The Honest Company, which makes natural eco-friendly household products, is set to go public. It was recently valued at $1.7 billion with more than $150 million in revenue.
Jessica Alba first got the idea for the Honest Company in 2009, when she had an allergic reaction to an infant detergent recommended by her mother. She became obsessed with the idea of providing safe, beautiful and convenient products that parents could use worry-free. But she had a tough time convincing investors.
"I was getting rejected by so many people. They were like, 'Right you want to create a business? Good luck... why don't you just do perfume..."
Even Brian Lee, who eventually co-founded the company and became CEO, passed on the idea initially. He came around almost two years later when he had a child of his own, and his wife started transforming the household. The Honest Company launched in 2012, sold $10 million in products its first year and took off from there.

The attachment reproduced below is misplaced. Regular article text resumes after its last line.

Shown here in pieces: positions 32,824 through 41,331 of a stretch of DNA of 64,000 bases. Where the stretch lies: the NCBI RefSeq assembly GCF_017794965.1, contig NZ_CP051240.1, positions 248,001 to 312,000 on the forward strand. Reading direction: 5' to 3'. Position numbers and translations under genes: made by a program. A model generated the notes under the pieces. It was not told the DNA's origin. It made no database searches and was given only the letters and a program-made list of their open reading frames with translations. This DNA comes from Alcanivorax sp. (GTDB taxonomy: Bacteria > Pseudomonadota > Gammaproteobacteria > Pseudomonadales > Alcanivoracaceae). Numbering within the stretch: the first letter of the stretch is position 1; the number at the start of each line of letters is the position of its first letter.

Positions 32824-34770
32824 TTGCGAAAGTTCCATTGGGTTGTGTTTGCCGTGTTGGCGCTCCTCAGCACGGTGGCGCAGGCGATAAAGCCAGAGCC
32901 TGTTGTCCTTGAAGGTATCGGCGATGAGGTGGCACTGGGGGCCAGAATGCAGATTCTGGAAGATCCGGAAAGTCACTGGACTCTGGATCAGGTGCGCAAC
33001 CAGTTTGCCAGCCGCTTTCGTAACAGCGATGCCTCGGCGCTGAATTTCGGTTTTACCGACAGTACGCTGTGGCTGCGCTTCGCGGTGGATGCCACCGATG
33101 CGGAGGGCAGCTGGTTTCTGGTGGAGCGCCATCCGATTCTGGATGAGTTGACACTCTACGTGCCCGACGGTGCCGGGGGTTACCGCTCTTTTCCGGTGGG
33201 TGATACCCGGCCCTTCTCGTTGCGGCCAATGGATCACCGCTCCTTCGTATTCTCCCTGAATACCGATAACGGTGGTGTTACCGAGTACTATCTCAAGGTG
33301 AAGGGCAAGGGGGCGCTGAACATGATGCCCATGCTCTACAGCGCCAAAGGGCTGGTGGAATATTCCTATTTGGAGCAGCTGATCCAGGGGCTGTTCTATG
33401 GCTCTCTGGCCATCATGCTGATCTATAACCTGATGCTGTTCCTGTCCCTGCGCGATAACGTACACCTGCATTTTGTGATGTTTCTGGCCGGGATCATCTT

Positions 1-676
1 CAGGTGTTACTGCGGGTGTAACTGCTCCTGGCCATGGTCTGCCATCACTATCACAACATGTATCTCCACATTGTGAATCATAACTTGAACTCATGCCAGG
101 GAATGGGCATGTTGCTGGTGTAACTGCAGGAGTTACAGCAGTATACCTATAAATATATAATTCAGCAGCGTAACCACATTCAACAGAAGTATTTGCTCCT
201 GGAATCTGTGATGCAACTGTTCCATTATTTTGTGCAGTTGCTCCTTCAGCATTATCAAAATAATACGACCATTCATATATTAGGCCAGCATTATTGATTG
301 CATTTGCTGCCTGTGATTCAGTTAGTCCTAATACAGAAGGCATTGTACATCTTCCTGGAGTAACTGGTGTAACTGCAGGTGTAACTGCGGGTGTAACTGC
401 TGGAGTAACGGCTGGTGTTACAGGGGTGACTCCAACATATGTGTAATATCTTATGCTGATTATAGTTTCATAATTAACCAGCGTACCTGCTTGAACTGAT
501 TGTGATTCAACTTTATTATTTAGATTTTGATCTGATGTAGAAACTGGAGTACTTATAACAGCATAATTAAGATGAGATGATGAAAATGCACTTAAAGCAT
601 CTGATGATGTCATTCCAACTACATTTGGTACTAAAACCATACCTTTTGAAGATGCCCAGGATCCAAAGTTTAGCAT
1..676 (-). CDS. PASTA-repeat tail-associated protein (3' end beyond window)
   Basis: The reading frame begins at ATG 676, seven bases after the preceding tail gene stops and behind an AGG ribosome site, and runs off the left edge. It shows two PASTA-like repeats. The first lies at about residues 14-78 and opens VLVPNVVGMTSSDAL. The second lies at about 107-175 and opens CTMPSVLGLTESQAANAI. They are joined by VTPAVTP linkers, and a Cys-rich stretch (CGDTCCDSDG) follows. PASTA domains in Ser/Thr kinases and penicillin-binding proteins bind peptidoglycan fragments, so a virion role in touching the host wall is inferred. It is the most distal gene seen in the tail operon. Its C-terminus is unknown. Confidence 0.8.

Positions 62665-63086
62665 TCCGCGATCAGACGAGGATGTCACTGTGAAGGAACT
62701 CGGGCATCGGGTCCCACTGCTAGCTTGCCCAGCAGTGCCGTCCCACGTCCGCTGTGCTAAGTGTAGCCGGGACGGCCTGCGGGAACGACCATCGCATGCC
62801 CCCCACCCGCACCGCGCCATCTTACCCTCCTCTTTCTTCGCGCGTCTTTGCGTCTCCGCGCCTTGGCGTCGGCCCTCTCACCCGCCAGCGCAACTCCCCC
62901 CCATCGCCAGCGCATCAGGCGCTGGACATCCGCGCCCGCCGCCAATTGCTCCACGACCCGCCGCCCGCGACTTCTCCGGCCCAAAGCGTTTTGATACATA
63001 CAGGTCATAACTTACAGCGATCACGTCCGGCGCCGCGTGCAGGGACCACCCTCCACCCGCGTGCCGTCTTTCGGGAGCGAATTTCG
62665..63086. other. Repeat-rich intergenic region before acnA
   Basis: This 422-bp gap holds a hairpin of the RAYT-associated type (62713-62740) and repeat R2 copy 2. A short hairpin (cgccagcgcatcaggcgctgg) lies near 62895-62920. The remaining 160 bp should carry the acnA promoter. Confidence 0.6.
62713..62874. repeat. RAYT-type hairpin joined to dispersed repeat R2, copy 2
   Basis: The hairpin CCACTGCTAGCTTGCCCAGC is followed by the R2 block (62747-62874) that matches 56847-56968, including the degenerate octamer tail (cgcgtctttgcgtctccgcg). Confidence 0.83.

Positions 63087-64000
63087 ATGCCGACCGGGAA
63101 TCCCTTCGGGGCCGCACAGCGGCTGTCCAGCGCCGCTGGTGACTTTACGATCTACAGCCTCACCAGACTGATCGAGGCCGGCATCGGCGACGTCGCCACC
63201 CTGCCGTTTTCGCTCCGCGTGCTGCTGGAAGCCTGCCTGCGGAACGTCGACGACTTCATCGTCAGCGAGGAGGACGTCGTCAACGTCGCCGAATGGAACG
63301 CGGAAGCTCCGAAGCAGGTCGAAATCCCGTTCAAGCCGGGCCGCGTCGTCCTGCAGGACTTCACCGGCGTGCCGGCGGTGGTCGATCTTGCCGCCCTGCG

The Honest Company is now a runaway hit. But the difficulties it had getting off the ground reflect some of the impediments facing women entrepreneurs -- only 20 percent of angel investors and 6 percent of venture capital partners are women. Between 2011 and 2013, only 3 percent of venture capital went to companies with female CEOs. Even Jessica Alba struggled to get financial backing, and she's a CELEBRITY. In a way, she's the exception that proves the rule.
I run a national non-profit that recruits and trains aspiring entrepreneurs around the country. Over the past five years, I've seen just how tough it is for female entrepreneurs. And I am more convinced than ever that there are incredible opportunities -- and unmet needs -- in building women-oriented and women-led companies.
On the market side, women are now a record-high 57 percent of U.S. college graduates and will comprise more and more of the employee and customer base in the years to come. There will be many more households in which women are the primary economic drivers -- one estimate is that as much as 85 percent of consumer purchasing power will be held by women.
Yet many corporations remain male-dominated in their approaches and leadership -- only 5 percent of Fortune 1000 CEOs are women. Quite often, the default offerings don't fully account for the female perspective.